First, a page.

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Climate Denial Funding is Decreasing

GinaMarie headshotWords by Gina-Marie Cheeseman
Energy & Environment

Climate change denial is waning in popularity. The Committee for a Constructive Tomorrow (CFACT), a climate change denial group, lost over two-thirds of its funding over the last two years. The Center for Media and Democracy (CMD) reviewed tax filings for the group. The CFACT tax filing for 2014, filed in late 2015, reported that the group received grant revenue of $1.5 million, a decrease from $2 million it reported receiving in 2013. In 2012, CFACT reported receiving $5.5 million.

CFACT was founded in 1985 “to promote a positive voice on environment and development issues,” the organization’s website states. CFACT has received funding from fossil fuel companies, including ExxonMobil. However, that funding seems to have dried up. A big reason is that ExxonMobil is facing possible lawsuits and criminal penalties. New York Attorney General Eric T. Schneiderman started investigating whether ExxonMobil lied to the public or investors about climate change risks. Last month, Schneiderman issued a subpoena to the company to hand over financial statements and other documents, the New York Times reported.

Back in the early ‘80s, ExxonMobil not only acknowledged that carbon dioxide from fossil fuels would increase global temperatures, but also researched how it would impact the planet. However, by 1997, the company’s then-CEO Lee Raymond spoke out against the Kyoto Protocol, as an Inside Climate News investigation revealed. “It is highly unlikely that the temperature in the middle of the next century will be significantly affected whether policies are enacted now or 20 years from now,” Raymond said.

In the 1990s, a shareholder petition asked ExxonMobil to develop a carbon emissions reduction plan, according to a Los Angeles Times investigation. The company’s board responded that its “examination of the issue supports the conclusions that the facts today and the projection of future effects are very unclear.” However, the company’s own researchers and engineers were “quietly incorporating climate change projections into the company’s planning and closely studying how to adapt the company’s Arctic operations to a warming planet,” the Los Angeles Times reported.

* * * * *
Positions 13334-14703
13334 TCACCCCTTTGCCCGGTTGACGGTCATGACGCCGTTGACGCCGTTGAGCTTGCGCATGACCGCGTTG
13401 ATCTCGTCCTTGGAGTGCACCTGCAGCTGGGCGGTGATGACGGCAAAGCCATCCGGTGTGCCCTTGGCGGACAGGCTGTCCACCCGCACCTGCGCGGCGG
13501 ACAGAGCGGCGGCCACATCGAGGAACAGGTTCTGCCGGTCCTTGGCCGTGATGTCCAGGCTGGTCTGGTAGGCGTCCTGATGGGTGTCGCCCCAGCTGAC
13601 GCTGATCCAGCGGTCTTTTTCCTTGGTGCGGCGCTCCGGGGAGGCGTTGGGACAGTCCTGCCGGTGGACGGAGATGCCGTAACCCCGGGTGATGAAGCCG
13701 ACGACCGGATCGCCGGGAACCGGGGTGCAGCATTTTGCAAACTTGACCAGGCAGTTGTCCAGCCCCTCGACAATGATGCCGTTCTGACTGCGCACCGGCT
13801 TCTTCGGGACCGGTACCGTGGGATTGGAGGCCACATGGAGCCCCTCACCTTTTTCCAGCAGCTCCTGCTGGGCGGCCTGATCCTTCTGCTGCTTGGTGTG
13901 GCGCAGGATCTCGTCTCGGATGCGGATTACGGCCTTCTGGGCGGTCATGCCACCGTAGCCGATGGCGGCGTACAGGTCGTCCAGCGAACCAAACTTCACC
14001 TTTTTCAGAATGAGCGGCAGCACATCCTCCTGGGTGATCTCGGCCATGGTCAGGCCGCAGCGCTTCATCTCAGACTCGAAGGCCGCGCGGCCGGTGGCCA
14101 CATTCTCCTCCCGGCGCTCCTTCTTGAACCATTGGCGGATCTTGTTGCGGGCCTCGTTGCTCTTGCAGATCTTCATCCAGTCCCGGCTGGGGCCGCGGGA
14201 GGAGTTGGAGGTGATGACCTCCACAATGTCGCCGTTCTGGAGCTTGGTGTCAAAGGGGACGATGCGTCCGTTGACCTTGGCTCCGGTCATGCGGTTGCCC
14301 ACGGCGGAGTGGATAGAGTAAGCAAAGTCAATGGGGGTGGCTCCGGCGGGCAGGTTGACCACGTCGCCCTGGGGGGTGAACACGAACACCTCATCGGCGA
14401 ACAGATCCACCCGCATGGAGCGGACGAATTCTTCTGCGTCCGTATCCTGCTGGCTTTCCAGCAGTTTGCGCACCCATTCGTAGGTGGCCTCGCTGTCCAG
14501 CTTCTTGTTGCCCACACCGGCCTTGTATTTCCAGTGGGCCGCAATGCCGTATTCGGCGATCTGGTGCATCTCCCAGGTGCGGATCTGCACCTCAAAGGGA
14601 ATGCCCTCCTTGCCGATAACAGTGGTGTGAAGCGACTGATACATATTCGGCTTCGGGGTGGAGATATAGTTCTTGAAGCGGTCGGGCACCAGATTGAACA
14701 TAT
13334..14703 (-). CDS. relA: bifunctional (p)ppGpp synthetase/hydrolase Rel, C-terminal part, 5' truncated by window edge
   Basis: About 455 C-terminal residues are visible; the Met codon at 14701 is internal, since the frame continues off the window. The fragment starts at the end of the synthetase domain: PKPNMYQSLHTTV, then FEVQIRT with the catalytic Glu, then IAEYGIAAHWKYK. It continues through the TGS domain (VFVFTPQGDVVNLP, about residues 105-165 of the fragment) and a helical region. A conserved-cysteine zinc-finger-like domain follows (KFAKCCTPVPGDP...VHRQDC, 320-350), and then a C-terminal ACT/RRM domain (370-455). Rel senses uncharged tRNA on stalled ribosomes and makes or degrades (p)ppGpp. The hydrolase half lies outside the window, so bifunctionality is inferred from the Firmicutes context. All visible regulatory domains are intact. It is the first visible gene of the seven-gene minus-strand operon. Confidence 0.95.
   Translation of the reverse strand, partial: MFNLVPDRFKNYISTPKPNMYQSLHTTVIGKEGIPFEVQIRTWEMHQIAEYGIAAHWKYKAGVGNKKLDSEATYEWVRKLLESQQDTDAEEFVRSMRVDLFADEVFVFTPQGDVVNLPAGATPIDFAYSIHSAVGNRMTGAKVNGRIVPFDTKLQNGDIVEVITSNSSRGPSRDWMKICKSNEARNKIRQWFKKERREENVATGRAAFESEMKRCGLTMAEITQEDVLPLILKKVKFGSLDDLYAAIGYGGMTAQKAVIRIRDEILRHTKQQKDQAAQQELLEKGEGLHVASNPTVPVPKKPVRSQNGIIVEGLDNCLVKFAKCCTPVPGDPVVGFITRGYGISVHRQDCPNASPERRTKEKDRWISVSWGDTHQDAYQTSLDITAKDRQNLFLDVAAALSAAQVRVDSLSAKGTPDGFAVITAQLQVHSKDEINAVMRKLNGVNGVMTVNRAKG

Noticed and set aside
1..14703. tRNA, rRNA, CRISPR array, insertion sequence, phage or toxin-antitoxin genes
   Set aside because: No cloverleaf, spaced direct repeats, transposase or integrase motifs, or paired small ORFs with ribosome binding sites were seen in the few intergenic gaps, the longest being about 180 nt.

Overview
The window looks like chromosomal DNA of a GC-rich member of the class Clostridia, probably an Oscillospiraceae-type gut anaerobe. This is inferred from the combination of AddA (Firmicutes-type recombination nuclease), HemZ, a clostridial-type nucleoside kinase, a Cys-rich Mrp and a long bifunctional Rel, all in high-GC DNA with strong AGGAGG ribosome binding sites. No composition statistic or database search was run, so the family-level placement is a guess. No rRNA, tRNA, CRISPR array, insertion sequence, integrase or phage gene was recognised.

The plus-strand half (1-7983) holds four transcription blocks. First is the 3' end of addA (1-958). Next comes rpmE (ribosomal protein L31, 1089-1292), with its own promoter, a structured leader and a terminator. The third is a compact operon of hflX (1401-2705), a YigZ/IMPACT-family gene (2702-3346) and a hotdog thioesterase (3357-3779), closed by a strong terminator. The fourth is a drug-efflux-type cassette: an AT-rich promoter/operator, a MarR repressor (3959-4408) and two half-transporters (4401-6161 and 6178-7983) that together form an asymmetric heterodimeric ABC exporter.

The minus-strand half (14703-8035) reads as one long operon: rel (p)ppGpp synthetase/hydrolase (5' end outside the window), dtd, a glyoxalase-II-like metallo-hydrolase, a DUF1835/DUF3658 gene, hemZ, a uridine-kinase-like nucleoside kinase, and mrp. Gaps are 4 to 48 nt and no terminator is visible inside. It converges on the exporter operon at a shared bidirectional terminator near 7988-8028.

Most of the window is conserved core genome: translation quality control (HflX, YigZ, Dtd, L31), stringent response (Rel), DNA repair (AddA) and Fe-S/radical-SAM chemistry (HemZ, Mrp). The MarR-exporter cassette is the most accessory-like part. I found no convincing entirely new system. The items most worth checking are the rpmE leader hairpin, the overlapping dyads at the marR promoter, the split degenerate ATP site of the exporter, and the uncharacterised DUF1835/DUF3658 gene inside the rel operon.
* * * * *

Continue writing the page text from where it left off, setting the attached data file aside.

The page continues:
The days when a fossil company like ExxonMobil can practice and fund climate change denial are clearly over. The majority of Americans (70 percent) believe there is solid evidence of climate change during the last four decades, a recent poll revealed. That is the second highest level of belief in climate change in the history of the National Surveys on Energy and the Environment (NSEE), falling short of the 72 percent mark in a fall 2008 poll.

Even some Republican lawmakers believe in human-caused climate change. In September, 11 House Republicans signed a resolution recognizing the role of humans in climate change. Led by Rep. Chris Gibson (R-N.Y.), the resolution expressed that the House “commits to working constructively, using our tradition of American ingenuity, innovation and exceptionalism to create and support economically viable, and broadly supported private and public solutions to study and address the causes and effects of measured changes to our global and regional climates.”

“All too often, the conversation about appropriate and balanced environmental stewardship gets caught up in partisan politics,” Rep. Gibson said in a statement. “Yet, this conversation is key to the preservation of our great country for generations to come, as important as ensuring we have fiscally responsible policies to secure our future.”
Perhaps Americans are leaving climate change denial behind because they are witnessing its effects. From devastating droughts and wildfires in the West to hurricanes in the Southeast, the U.S. is seeing increasingly extreme weather events. A majority of Americans believe climate change made extreme weather events in 2011 worse, according to a report by the U.N.’s Intergovernmental Panel on Climate Change (IPCC). Those extreme weather events included the Mississippi floods, high summer temperatures, and drought in Texas and Oklahoma. In other words, Americans see what is occurring and are making the connection to climate change.

Photo: Flickr/Development Planning Unit University College London

Gina-Marie Cheeseman headshotGina-Marie Cheeseman

Gina-Marie is a freelance writer and journalist armed with a degree in journalism, and a passion for social justice, including the environment and sustainability. She writes for various websites, and has made the 75+ Environmentalists to Follow list by Mashable.com.

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